Sermon from February 4, 2018, based on Mark 1:29-39. In it we review Jesus' healing of Simon/Andrew's mother-in-law and Jesus' desire to leave the safe and known town of Capernaum and its friendly crowd. Jesus calls us to leave the cozy equivalent of Capernaum and head out to be about Jesus' mission. Listen and discover the details. Have a blessed and adventurous day!

Tuesday, January 30, 2018

God Provides



Sermon for January 28, 2018, based on Deuteronomy 18:15-20. The sermon explores God's provision of prophets for his people. It takes a hard, honest look at how one tells the difference between a true and false prophet. You might be surprised how useful this information is today.

Thursday, January 18, 2018

LBC Blog Recognized


Recently our blog was listed on Feedspot as among the “Top 50 Baptist Blogs and Websites.” It is nice to be noticed as we serve our community. It is also humbling to be included among some pretty august company. Thanks to the judges. To see the listings and discover some more useful sources of information, go to: https://blog.feedspot.com/baptist_blogs/

Thursday, December 14, 2017

One Day Like 1000 Years



Sermon based on 2 Peter 3:8-15 given during the Advent season in 2017. The focus of the sermon is dealing with anxiety that comes upon us all as we wait.

Thursday, October 19, 2017

LBC, October 28, 2017, Healing Communities Training Opportuntity

On Saturday, October 28, 2017, from 1 to 5 p.m., Rev. Jeff Snyder and Bishop Karen Dixson are coordinating with Healing Communities (Rev. Dr. Harold Trulear spoke to us about them) to offer a workshop in Westphal Hall of Lansdowne Baptist Church, Lansdowne, PA (second floor in wing closest to Lansdowne Avenue) on how we can become a Healing Community for families and individuals impacted by the criminal justice system. All are welcome. No fee charged but a donation will be taken. Light refreshments served at the program’s beginning.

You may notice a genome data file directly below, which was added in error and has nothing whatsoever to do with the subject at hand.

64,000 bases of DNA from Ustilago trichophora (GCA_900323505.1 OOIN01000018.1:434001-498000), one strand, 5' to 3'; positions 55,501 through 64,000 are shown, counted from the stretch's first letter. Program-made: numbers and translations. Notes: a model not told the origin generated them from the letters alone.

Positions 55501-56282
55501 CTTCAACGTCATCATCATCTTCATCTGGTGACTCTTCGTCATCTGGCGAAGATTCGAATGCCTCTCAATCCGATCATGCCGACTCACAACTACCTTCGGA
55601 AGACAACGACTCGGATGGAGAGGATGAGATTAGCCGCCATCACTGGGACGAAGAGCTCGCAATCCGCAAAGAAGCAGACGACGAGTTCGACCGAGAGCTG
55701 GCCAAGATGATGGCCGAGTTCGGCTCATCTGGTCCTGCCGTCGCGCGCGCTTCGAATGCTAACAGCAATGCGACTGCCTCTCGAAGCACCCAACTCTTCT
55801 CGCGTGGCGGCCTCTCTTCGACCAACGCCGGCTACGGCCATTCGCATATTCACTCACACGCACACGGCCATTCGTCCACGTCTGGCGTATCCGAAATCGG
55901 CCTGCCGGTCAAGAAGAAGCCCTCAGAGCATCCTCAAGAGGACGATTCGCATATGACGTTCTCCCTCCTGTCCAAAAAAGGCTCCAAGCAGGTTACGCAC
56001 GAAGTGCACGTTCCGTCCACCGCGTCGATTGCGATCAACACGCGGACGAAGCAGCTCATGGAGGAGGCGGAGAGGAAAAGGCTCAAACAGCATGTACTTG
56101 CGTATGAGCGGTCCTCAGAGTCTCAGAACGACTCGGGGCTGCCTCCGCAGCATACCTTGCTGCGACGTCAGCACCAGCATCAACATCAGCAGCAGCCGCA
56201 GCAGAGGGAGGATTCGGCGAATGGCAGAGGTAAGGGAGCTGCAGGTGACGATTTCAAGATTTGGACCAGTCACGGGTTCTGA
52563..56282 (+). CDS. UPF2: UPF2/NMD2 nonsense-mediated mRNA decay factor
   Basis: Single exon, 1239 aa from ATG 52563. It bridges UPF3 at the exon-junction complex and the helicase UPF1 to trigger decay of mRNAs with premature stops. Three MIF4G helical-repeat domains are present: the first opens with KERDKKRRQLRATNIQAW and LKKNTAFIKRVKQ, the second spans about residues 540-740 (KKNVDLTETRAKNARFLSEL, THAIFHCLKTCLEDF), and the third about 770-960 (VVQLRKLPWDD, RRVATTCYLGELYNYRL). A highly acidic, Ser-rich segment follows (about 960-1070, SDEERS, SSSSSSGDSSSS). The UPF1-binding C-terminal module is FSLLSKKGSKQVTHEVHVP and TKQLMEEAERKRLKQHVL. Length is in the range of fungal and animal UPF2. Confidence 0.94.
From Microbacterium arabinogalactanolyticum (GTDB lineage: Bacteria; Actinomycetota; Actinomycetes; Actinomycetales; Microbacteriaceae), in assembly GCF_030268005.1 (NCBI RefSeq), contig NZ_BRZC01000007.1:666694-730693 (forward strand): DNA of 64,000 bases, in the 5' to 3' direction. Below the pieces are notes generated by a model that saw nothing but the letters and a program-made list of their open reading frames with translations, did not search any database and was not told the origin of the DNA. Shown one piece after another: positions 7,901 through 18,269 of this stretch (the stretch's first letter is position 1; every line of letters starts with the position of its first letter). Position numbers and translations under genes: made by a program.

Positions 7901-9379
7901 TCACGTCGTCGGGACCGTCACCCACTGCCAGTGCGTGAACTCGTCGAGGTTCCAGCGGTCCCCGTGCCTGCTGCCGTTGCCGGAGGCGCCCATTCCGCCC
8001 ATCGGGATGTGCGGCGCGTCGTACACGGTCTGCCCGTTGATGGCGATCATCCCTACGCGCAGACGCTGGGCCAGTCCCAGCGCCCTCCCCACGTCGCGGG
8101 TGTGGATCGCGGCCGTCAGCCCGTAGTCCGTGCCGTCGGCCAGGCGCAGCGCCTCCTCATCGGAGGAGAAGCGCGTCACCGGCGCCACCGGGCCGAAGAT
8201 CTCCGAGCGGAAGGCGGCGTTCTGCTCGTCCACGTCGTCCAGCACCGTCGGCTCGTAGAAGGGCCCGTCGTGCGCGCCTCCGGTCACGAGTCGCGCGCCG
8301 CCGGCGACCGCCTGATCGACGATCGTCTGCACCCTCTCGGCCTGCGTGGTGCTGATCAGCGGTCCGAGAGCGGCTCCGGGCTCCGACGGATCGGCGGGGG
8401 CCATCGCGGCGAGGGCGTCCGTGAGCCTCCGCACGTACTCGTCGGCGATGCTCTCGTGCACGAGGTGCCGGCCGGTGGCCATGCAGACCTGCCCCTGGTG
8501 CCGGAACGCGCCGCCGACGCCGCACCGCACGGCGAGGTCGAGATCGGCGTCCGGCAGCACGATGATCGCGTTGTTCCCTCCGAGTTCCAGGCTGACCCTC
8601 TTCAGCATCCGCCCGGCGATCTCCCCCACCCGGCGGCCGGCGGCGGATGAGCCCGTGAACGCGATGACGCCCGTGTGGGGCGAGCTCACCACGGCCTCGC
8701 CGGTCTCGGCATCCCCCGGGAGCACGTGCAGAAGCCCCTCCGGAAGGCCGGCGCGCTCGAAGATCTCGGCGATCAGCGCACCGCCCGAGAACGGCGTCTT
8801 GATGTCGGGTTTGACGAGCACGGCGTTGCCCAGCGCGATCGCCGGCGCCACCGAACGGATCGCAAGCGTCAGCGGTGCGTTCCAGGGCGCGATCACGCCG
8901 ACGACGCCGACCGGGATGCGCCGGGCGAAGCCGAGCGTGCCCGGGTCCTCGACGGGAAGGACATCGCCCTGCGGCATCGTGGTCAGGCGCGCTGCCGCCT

For an explanation of what Healing Communities do, here is information from their website: 

Healing Communities is a framework for a distinct form of ministry for men and women returning from or at risk of incarceration, their families and the larger community. Healing Communities challenges congregations to become Stations of Hope for those persons affected by the criminal justice system.

We train communities of faith to:

· walk with the returning citizens (connect returning citizens to resources that will help set attainable goals)
· help them connect with their faith (provide spiritual support)
· open their hearts to them (foster positive relationships)
· embrace them (extend open and affirming fellowship)
· provide understanding (collaboration with family and friends to rebuild relationships)
· advocate for political change on a local, state, and federal level
We provide support and technical assistance to faith communities by:
· offering seminars in restorative justice, family reintegration and family support
· identifying resources and building networks for capacity building, service delivery and advocacy
· offering opportunities for peer learning from other congregations and expert learning at local, regional and national conferences
· customized programming for local congregations

To hear Rev. Dr. Trulear speak out about helping the prisoners and their families, see the sermon he delivered at Lansdowne Baptist Church in May of 2017: https://lansdownebaptistchurch.blogspot.com/2017/05/living-between-expectation-experience.html 

If you wish to learn more about the Healing Communities organization, see: http://www.healingcommunitiesusa.com/

Wednesday, October 11, 2017

Welcome Stan Slade, Sunday, October 15, 2017

The congregation and pastor of Lansdowne Baptist Church welcome Rev. Dr. Stan Slade to speak to us about his work with International Ministries on Sunday, October 15, 2017. Stan, as he prefers to be called, has been active in two primary capacities with mission work under God's guidance: direct missionary training church leaders, and supporting the work of other missionaries and mission partners by helping provide leadership on International Ministries home office staff. For over 34 years, Stan has walked alongside church leaders in Latin America and around the world, supporting their efforts to become more effective servants of Jesus Christ in their local settings. In all of his different roles, Stan's passion has been to see people discover and embrace God's leading in their lives.